Election 2016

That Time Trump Agreed With Putin on “American Exceptionalism”

JM Ashby
Written by JM Ashby

In comments made by Donald Trump in 2013 and flagged by Buzzfeed yesterday, the Republican presidential nominee launched a full-throated defense of Vladimir Putin.

The New York Times published an op-ed column written by Putin in which he criticized President Obama for using the term "American exceptionalism." Not everyone took kindly to Putin's column, but Donald Trump certainly did.

“You think of the term as being fine, but all of sudden you say, what if you’re in Germany or Japan or any one of 100 different countries? You’re not going to like that term,” said Trump. “It’s very insulting and Putin really put it to him about that.” [...]

“Other nations and other countries don’t want hear about American exceptionalism. They’re insulted by it. And that’s what Putin was saying.”

As I've said before, I'm not going to defend "American exceptionalism" to the extent that Republicans generally define it as a unique moral righteousness, but that's not the point.

For the past eight years, Republicans have repeatedly said President Obama does not believe in American leadership. They say he doesn't believe in American values. They say he leads from behind. They say he has weakened America's moral standing in the world.

None of that is true, but in any event the Republican party has now nominated a man who openly questions the idea of American exceptionalism on behalf of his good ol' buddy pal Uncle Putin.

Obviously I can't speak for the president, but I can say that he does not define American exceptionalism as some kind of shield that protects the nation from all criticism. The president has defined American exceptionalism through his own life experience; the experience of being raised by a single mother, attending Harvard Law School, organizing on the south side of Chicago, and eventually becoming the president of the United States.

The president defines his own life experience and the opportunities he had as an example of American exceptionalism. That I can believe in and that is what we're defending, isn't it? We're defending it from Trump and the Republican party so that others may have that opportunity.

  • muselet

    Back in 2009, Barack Obama, at a press conference held during a NATO conference, was asked about American exceptionalism and gave a thoughtful and nuanced answer:

    I believe in American exceptionalism, just as I suspect that the Brits believe in British exceptionalism and the Greeks believe in Greek exceptionalism. I’m enormously proud of my country and its role and history in the world. If you think about the site of this summit and what it means, I don’t think America should be embarrassed to see evidence of the sacrifices of our troops, the enormous amount of resources that were put into Europe postwar, and our leadership in crafting an Alliance that ultimately led to the unification of Europe. We should take great pride in that.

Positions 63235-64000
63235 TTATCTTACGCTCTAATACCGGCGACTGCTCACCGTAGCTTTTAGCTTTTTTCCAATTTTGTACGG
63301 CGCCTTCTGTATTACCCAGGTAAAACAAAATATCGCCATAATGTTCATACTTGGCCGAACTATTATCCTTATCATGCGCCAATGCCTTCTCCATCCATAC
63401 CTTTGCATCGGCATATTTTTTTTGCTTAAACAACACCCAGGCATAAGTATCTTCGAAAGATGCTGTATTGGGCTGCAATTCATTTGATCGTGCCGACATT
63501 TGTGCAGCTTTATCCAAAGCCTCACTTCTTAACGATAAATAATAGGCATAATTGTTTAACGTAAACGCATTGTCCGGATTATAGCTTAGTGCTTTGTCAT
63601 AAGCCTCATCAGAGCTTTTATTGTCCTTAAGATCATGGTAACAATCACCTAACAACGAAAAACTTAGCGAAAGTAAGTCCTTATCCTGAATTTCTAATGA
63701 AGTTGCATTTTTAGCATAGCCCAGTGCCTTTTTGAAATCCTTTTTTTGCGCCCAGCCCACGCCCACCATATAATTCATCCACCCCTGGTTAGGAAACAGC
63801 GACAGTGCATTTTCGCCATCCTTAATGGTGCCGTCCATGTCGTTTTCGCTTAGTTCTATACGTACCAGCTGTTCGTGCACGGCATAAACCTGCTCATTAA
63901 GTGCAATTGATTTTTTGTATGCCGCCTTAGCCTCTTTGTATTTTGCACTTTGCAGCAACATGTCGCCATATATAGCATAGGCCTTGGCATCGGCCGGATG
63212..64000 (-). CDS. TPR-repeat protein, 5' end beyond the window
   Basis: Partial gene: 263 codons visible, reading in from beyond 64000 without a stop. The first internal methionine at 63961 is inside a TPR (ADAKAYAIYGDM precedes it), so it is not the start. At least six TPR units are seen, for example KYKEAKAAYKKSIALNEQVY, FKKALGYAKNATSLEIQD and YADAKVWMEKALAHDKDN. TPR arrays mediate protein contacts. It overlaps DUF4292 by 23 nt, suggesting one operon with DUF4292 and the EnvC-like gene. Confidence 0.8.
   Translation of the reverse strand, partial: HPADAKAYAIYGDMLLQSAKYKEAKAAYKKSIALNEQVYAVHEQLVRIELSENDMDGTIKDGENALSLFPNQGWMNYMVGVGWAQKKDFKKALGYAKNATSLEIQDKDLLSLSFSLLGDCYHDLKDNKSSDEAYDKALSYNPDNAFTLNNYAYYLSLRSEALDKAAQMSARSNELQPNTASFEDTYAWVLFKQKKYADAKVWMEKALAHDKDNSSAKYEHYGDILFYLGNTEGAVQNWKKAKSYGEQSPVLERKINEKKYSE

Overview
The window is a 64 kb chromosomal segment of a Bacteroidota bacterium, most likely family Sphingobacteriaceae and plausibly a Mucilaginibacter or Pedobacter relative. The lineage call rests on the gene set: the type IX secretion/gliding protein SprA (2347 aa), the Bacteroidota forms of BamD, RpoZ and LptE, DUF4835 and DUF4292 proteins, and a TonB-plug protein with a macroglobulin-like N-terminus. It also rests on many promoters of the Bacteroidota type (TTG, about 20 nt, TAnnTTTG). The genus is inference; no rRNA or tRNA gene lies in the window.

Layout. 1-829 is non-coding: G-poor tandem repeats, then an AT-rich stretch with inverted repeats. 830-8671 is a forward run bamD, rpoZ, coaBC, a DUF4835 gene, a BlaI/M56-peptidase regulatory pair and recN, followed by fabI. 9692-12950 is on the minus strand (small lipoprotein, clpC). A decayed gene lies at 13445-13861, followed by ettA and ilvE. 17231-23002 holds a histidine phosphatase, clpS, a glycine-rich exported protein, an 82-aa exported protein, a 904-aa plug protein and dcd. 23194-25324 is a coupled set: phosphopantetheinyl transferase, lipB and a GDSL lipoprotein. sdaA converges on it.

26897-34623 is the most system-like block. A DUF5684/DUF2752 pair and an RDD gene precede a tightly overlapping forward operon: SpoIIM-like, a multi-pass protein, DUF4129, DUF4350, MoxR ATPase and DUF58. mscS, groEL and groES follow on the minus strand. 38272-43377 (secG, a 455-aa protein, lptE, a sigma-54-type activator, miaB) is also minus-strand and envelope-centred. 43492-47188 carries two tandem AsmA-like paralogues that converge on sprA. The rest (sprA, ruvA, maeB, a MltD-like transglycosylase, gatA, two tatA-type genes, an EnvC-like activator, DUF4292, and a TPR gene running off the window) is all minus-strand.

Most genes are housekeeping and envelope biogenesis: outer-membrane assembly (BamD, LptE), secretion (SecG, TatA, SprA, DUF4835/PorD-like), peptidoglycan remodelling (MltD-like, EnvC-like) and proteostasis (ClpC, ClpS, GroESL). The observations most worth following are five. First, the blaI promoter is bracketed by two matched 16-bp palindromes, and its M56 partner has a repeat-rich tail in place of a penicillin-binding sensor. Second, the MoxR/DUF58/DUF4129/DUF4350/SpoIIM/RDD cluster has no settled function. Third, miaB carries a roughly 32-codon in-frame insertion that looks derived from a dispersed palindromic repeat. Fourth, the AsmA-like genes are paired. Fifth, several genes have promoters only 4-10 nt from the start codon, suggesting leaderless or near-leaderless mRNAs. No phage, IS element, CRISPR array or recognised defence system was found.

And if you think of our current situation, the United States remains the largest economy in the world. We have unmatched military capability. And I think that we have a core set of values that are enshrined in our Constitution, in our body of law, in our democratic practices, in our belief in free speech and equality, that, though imperfect, are exceptional.

    Now, the fact that I am very proud of my country and I think that we’ve got a whole lot to offer the world does not lessen my interest in recognizing the value and wonderful qualities of other countries, or recognizing that we’re not always going to be right, or that other people may have good ideas, or that in order for us to work collectively, all parties have to compromise and that includes us.

    And so I see no contradiction between believing that America has a continued extraordinary role in leading the world towards peace and prosperity and recognizing that that leadership is incumbent, depends on, our ability to create partnerships because we create partnerships because we can’t solve these problems alone.

    In response, the Right raged and howled and accused him of everything up to and including treason for daring to suggest other countries are anything other than hellholes and vassal states.

    Donald Trump didn’t get savaged for his much less thoughtful and much less nuanced comments on the subject (gee, I wonder why) nor for his full-throated support for Vladimir Putin (gee, I wonder why).

    I look forward to the denunciations of Trump and the withdrawal of support for the man’s presidential bid by every prominent R for his terrible faux pas.


  • We live in “Opposite World” now. For years the left, as embodied by Pres. Obama, was accused of not touting American Exceptionalism by the Right. Now the Right wants to scold him and us for using the term. F*ck him, seriously.